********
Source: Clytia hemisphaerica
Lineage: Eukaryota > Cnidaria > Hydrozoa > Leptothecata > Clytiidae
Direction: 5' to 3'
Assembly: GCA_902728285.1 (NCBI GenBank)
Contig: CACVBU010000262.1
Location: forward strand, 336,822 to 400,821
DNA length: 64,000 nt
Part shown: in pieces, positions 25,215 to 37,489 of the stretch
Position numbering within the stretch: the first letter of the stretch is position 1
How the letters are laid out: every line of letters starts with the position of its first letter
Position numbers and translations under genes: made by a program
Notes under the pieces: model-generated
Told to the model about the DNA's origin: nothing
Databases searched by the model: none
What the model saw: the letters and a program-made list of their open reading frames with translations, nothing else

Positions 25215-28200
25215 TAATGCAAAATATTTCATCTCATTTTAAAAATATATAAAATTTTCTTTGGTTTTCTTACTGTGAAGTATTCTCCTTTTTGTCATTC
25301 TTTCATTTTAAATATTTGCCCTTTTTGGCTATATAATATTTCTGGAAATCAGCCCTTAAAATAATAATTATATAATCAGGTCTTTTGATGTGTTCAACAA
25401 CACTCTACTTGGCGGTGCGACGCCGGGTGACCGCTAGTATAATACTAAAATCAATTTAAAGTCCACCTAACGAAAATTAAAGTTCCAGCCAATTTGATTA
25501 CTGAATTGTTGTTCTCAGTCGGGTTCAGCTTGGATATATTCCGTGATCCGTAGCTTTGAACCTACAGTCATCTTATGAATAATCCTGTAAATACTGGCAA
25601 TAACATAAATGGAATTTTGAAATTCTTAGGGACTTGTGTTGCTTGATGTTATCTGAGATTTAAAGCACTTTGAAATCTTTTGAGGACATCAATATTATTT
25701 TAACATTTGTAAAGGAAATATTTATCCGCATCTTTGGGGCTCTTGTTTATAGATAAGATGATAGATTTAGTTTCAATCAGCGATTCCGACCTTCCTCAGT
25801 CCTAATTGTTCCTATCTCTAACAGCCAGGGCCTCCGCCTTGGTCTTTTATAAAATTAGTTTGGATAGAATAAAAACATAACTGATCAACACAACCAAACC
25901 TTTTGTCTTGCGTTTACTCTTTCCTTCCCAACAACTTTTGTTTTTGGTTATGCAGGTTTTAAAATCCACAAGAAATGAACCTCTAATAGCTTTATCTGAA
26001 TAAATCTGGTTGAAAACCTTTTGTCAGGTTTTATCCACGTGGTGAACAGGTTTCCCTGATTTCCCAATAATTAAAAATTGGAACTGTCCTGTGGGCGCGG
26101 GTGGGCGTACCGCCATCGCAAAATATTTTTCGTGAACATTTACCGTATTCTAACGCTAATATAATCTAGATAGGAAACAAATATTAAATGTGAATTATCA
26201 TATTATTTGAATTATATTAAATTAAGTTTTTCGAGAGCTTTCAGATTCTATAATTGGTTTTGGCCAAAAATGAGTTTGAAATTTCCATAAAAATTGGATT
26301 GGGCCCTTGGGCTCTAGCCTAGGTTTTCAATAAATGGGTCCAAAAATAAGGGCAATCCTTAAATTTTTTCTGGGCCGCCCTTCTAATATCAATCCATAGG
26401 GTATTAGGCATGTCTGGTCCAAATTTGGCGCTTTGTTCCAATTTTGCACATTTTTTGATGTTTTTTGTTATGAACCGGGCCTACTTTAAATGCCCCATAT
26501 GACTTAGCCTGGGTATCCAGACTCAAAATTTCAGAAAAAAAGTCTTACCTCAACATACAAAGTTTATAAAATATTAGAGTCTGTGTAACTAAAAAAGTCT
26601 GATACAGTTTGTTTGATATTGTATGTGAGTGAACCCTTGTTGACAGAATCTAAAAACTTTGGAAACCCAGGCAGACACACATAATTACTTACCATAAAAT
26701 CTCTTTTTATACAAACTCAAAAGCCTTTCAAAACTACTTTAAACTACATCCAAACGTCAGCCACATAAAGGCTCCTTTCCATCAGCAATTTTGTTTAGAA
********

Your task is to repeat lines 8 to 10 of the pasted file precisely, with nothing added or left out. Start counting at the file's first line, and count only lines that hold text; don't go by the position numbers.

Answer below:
Part shown: in pieces, positions 25,215 to 37,489 of the stretch
Position numbering within the stretch: the first letter of the stretch is position 1
How the letters are laid out: every line of letters starts with the position of its first letter